Succumbing to thirst, I stopped and filled up my water bottle in a clear stream, lacing it with two purification tablets, before wolfing down a couple of peanut butter and jam sandwiches while reactivating a fast walk. Time was ticking and the train wouldn’t wait.
Beyond Deep Lake, the second campground in Canada, the forest starts to reappear. The trees are different on this side of the pass – a subalpine melange of lodgepole pine, willow, and aspen. As I descended beneath the canopy, it felt dryer and less dense, better for spotting bears (although I’d yet to see one). Dropping further down, the path began to parallel a deep gorge with the sound of a gushing river far below. Gorgeous Lindeman Lake glimmered in the distance.
Lindeman is home to a campground and a bunch of rusty artefacts relating to the gold rush. 125 years ago, thousands of Klondikers pitched their tents at this idyllic spot. These days, overnight campers are limited to 19. The campground marks the trail’s 42km mark. I’d notched up a marathon - and it wasn’t even midday. Thankfully for my tired legs, the end was in sight.
The last 11 undulating kilometres took on the protracted, purgatorial feel of a crippling ultra-run. Fortunately. I was well inside my 10-hour cut-off time and – short of twisting an ankle – was adamant I’d make my train. I started to picture the deluxe carriages – cool leather seats, regal furnishings, a fancy dining car - like something out of an Agatha Christie novel. I must have been hallucinating.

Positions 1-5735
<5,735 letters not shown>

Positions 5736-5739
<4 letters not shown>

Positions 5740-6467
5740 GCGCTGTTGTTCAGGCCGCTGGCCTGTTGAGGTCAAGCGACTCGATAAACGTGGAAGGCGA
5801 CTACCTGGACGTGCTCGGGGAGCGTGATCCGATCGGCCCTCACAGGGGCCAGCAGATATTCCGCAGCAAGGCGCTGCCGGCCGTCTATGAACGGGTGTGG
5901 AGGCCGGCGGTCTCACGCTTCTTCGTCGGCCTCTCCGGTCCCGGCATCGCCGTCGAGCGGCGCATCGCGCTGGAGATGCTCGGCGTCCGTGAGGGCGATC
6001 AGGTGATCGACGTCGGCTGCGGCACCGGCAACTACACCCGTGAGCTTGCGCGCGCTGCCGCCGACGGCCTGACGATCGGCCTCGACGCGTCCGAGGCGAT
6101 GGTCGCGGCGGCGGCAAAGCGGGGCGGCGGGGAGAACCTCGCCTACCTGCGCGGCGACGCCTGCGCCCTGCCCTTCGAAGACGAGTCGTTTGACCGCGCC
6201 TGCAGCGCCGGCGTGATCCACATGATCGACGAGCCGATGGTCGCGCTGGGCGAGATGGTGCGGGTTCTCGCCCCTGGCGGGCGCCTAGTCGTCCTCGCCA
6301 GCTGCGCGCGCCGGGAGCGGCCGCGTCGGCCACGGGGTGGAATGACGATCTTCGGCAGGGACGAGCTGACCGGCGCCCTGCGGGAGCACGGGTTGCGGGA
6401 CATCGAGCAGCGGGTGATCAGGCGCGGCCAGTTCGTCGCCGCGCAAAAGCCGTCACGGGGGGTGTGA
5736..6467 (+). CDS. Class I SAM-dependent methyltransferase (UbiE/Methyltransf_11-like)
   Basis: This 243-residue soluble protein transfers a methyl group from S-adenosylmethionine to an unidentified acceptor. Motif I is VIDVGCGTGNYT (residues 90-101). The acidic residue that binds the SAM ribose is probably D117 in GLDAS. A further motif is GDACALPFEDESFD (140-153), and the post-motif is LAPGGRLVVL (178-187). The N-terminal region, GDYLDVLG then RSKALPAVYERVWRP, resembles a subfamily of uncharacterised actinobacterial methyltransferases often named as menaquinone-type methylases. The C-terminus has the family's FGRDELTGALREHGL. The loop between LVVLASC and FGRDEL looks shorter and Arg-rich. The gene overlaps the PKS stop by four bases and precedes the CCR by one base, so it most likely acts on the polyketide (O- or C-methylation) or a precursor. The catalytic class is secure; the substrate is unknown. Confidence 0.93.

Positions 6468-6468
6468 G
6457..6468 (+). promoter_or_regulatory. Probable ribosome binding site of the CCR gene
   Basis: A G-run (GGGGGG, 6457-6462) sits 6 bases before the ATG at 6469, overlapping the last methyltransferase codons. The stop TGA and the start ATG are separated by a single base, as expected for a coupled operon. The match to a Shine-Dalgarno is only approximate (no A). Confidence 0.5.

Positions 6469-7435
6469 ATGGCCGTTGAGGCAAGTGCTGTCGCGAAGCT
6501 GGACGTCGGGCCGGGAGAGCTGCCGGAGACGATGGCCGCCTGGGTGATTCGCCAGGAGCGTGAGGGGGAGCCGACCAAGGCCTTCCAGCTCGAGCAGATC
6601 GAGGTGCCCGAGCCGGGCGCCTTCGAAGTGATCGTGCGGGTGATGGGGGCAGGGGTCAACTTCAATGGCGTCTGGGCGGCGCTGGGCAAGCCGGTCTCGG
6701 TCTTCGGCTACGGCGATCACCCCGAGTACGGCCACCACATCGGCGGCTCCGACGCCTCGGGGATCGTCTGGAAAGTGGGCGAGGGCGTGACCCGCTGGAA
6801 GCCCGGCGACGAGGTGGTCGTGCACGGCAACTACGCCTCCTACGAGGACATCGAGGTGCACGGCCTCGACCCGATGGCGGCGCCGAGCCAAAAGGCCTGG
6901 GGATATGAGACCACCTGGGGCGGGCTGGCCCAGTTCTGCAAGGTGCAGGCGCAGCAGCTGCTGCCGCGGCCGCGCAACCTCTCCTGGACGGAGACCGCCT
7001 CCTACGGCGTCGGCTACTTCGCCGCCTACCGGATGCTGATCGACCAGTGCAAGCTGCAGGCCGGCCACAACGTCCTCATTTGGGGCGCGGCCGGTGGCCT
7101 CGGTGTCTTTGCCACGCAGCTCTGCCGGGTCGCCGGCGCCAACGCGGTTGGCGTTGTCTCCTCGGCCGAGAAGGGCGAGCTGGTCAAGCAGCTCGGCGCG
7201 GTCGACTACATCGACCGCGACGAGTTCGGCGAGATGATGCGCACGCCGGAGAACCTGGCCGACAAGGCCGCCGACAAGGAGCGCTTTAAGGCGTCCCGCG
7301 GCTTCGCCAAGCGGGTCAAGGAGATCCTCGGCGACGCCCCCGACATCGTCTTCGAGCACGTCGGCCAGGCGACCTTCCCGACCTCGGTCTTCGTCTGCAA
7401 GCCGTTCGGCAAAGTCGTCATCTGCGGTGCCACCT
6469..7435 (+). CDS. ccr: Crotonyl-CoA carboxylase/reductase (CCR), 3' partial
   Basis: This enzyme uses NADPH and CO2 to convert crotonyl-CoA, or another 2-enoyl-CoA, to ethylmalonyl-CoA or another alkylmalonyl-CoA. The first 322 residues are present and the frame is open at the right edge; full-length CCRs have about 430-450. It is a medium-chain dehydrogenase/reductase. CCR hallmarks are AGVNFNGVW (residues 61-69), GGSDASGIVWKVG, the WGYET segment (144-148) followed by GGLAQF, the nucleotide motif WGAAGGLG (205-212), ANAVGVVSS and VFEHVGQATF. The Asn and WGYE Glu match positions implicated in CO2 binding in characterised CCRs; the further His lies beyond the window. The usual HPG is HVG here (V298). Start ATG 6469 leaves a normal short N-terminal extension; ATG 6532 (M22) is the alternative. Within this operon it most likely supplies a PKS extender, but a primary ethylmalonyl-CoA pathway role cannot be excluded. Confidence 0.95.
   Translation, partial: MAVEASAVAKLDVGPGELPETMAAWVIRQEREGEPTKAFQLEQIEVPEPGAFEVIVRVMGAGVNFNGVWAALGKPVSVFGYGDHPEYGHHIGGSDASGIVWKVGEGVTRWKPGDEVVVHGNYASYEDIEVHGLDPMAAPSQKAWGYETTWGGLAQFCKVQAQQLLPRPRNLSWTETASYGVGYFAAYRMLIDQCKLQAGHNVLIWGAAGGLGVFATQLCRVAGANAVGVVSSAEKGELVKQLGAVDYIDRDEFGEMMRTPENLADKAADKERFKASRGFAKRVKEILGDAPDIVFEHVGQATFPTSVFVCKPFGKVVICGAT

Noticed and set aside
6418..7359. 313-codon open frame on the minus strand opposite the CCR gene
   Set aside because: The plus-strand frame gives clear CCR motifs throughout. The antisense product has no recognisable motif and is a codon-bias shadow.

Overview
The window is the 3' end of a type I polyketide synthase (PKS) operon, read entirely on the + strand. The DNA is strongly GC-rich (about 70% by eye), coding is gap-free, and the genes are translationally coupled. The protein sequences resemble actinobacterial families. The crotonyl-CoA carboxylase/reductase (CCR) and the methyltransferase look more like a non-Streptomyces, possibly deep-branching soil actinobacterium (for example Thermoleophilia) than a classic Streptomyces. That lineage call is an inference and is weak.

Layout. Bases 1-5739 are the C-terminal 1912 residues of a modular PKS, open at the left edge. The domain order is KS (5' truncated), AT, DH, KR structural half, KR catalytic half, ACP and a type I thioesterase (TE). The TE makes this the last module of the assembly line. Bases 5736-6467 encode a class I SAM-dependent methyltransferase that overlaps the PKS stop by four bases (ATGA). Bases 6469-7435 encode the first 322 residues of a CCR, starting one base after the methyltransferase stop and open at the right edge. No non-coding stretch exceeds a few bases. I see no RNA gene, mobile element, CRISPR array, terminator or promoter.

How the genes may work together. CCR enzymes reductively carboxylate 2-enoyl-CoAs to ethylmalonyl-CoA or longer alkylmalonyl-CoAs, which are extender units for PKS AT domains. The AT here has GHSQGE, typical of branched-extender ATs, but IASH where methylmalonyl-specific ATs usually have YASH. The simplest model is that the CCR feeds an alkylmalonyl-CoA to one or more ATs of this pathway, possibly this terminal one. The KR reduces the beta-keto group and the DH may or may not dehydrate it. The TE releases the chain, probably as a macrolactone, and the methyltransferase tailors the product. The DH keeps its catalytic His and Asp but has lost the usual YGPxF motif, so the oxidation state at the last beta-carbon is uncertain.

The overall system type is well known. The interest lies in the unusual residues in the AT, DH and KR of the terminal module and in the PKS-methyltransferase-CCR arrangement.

At last, the dark calm waters of Lake Bennett came into view. It seemed like a strange terminus for one of America’s most emblematic hikes. An unusual wooden church is all that remains of the brief settlement that once graced this secluded corner of British Columbia. Guarding over it is a campground and an isolated train station that might have sprung from a Spaghetti Western.
While Bennett may have been my endpoint, for thousands of prospectors it was only the end of the beginning. There was still another 650km to go before Dawson City and the Klondike proper, a dangerous crapshoot through the turbulent waters of the Yukon River.
As the heavily laden stampeders poured into Bennett throughout the spring of 1898, a massive 15,000-strong tent city sprang up on the lake’s southern shore. Further progress was impossible until the ice melted. When the waters finally relented on 29 May 1898, over 7000 wooden boats and rafts set off en masse for Dawson City like a bedraggled Spanish Armada. It must have been a sight to behold.
The main sight for me was the arrival of my train, which pulled into the quaint wooden station a good 40 minutes early. With a final burst of adrenalin, I jumped athletically on board and found my reserved seat among the gathered tourists who’d got on in Carcross 45km down the line.
It came with a life-saving hiker’s lunchbox. The food was simple but weirdly delicious and the view was nothing short of spectacular as we chugged slowly back to Skagway through the steep emerald chasm of White Pass. Maybe it was the endorphins, but it was possibly the finest train ride I’ve ever been on.
As the loco pulled into Skagway station and everybody reluctantly disembarked, I couldn’t help but think of the ghostly fellow travellers I’d left behind. Of the tens of thousands of Klondike prospectors who rode, trekked and paddled their way to the Yukon in 1897-98, precious few found gold and even fewer made their fortune. But, for the vast majority, Klondike was a life-affirming rite of passage, a last great adventure before returning home to the promise of routine and normalcy.
I was just glad I had been able to get a small 21st century taste of it.